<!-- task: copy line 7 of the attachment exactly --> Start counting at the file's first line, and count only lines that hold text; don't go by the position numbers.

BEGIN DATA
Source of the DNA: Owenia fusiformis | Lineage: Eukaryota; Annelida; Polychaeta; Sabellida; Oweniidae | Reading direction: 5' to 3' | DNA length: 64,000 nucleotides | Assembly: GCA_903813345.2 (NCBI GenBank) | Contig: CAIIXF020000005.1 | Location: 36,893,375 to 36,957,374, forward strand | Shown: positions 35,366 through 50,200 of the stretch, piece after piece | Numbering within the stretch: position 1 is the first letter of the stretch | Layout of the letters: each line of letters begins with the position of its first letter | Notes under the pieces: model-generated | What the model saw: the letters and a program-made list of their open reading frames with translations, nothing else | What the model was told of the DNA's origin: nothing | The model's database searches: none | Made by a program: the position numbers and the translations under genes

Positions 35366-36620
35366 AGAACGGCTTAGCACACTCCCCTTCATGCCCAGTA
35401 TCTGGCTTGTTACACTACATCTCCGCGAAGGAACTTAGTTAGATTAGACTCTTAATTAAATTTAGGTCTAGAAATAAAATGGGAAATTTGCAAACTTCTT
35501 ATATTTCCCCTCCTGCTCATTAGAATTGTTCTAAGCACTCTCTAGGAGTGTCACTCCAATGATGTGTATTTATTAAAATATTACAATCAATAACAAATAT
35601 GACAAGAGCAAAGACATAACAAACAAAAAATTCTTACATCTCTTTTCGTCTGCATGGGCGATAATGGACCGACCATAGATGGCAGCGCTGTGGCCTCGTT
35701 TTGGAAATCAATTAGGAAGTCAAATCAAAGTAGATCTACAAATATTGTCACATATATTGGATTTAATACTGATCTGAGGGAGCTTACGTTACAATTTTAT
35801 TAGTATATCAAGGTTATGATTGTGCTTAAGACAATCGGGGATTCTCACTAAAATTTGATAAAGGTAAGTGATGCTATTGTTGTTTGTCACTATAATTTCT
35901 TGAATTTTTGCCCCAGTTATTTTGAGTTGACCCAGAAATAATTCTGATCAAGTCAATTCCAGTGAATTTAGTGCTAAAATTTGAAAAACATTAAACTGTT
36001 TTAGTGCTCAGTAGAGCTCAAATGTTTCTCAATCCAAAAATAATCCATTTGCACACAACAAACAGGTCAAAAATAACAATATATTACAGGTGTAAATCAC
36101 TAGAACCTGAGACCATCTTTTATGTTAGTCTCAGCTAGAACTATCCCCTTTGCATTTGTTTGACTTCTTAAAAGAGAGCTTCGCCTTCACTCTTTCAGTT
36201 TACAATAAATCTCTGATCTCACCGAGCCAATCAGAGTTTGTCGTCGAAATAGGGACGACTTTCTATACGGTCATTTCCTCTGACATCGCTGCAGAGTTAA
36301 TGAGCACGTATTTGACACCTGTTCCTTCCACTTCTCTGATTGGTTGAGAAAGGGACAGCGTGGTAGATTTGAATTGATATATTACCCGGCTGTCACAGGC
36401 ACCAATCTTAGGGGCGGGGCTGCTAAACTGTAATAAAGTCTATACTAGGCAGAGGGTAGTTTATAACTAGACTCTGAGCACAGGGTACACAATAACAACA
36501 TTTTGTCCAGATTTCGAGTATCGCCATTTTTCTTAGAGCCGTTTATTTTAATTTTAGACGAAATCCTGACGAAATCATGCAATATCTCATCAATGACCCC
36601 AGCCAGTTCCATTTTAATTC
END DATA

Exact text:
35701 TTGGAAATCAATTAGGAAGTCAAATCAAAGTAGATCTACAAATATTGTCACATATATTGGATTTAATACTGATCTGAGGGAGCTTACGTTACAATTTTAT